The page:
This chain, referred to as a beacon chain in Ethereum, is responsible for generating random numbers, assigning nodes to shards, taking snapshots of individual shards, processing stakes and various other functions.

Beacon chains have a few of their shortcomings. They are responsible for the record keeping computations mentioned before, so the more shards that a network makes use of, the more work the beacon chain has to do, resulting in the same problem that a network without sharding might encounter — Low throughput in conjunction with high latency, so the scalability of a sharded network has a natural limitation.

A sharded network does, however, have multiplicative properties, so if there are improvements to the efficiency of the network that result in the nodes in the network processing transactions four times faster, the beacon chain would be able to handle four times the amount of shards, improving the network speed by 16.

How can data be split into shards?

Let’s start by looking at what functions nodes typically perform on a blockchain:

  1. They process/validate transactions
  2. They relay these transactions as well as the blocks they mine to other nodes on the network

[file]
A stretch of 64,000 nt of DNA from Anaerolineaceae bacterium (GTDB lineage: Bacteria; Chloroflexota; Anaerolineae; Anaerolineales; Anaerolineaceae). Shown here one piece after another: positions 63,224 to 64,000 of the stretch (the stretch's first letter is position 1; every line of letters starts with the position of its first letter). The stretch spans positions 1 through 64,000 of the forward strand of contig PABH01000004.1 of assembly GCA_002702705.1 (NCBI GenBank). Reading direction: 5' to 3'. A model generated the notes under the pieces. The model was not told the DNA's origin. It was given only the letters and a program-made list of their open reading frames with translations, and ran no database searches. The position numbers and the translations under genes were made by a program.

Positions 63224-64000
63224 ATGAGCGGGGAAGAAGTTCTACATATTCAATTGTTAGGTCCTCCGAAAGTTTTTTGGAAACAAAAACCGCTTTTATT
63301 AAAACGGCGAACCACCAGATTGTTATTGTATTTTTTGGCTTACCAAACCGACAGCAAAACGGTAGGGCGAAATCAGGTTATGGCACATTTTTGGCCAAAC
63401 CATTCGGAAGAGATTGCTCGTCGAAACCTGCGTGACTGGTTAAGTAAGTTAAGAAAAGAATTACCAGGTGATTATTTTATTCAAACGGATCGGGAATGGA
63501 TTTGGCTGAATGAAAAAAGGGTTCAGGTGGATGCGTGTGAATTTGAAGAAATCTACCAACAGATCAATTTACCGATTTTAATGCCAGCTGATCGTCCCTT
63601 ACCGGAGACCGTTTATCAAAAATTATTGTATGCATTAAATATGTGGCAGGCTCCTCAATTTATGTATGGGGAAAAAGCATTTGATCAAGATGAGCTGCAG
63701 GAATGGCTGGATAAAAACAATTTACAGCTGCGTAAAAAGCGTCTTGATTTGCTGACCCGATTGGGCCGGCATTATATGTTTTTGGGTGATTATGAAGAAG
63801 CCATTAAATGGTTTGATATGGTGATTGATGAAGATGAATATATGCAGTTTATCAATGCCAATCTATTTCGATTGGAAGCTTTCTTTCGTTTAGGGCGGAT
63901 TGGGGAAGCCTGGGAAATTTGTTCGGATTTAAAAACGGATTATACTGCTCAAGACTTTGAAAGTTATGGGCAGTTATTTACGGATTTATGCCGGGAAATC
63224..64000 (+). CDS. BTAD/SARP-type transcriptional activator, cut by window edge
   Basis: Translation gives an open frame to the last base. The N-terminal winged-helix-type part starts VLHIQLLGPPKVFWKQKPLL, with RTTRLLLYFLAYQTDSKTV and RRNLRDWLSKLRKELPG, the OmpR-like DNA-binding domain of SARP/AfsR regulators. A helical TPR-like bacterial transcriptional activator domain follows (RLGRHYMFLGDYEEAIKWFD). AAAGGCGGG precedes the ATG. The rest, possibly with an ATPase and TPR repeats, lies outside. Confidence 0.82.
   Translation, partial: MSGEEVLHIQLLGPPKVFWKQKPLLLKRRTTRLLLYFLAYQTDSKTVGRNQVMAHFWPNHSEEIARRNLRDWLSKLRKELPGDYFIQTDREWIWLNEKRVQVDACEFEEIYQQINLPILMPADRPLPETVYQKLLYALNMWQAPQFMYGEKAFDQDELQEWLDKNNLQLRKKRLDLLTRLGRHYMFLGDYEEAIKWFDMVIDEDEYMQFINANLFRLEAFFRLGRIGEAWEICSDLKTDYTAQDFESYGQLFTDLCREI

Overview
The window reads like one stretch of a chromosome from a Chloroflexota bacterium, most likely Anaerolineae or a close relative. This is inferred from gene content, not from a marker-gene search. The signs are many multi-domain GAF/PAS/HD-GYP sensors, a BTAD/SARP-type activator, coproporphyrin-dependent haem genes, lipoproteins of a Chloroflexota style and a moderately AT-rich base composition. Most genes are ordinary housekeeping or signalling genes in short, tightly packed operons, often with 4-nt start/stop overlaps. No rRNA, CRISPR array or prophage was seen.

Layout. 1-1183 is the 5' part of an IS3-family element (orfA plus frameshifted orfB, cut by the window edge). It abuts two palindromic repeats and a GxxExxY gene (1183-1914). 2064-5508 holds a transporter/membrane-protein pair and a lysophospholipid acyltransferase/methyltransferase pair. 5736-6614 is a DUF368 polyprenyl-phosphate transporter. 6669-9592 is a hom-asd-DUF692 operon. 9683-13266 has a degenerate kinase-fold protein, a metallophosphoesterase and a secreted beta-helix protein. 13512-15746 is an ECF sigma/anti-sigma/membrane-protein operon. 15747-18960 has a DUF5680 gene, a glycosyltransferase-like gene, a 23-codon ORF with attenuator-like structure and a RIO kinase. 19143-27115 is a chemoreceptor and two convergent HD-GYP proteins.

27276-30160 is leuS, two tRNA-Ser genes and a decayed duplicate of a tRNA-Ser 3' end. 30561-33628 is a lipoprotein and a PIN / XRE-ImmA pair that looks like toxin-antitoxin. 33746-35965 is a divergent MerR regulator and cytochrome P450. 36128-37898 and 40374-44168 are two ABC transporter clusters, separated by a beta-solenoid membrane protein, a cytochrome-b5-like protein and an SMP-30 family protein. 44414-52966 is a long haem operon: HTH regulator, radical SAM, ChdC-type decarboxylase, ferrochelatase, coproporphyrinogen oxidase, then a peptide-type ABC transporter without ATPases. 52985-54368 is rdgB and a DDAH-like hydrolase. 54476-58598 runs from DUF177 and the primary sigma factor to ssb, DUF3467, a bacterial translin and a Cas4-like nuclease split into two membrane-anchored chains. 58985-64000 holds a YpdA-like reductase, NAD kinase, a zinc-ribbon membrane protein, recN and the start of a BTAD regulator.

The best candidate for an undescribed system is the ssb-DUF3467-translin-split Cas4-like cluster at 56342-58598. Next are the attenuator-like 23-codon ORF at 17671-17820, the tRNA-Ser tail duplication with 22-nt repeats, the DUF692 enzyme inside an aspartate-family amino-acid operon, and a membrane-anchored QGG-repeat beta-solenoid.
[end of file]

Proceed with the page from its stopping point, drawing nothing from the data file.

3. They store the history of all transactions

As a network grows, nodes need to be able to keep up with the requirements of the network, so as the network grows;

  1. Increasing the number of transactions being processed required each node to add more computing power
  2. More transactions being relayed requires more bandwidth from the node
  3. Storing all the data on the blockchain also gradually requires the node to add more storage

Looking at these three parameters you’ll notice that data storage will grow whether the number of transactions per second or number of transactions that are relayed increases or not.

At the time of writing, the sharding of storage but not transactions have been proposed, and some projects have implemented the sharding of transaction processing but not the storage, however, the most common type of sharding being worked on is called “State Sharding” and this consists of the nodes in each shard building their own blockchain that contains transactions that only affect their part of the entire global network, which means that nodes only need to store their shards’ transaction history, process transactions that affect their shard and relay those transactions within their shard.

In our next part, we’ll look at cross-shard transactions, invalid transactions and malicious behavior.

This post is intended for informational purposes only. The views expressed in this post are not, and should not be construed as investment advice or recommendations. This article is not an offer, nor the solicitation of an offer, to buy or sell any of the assets or securities mentioned herein. All opinions in this post are my own.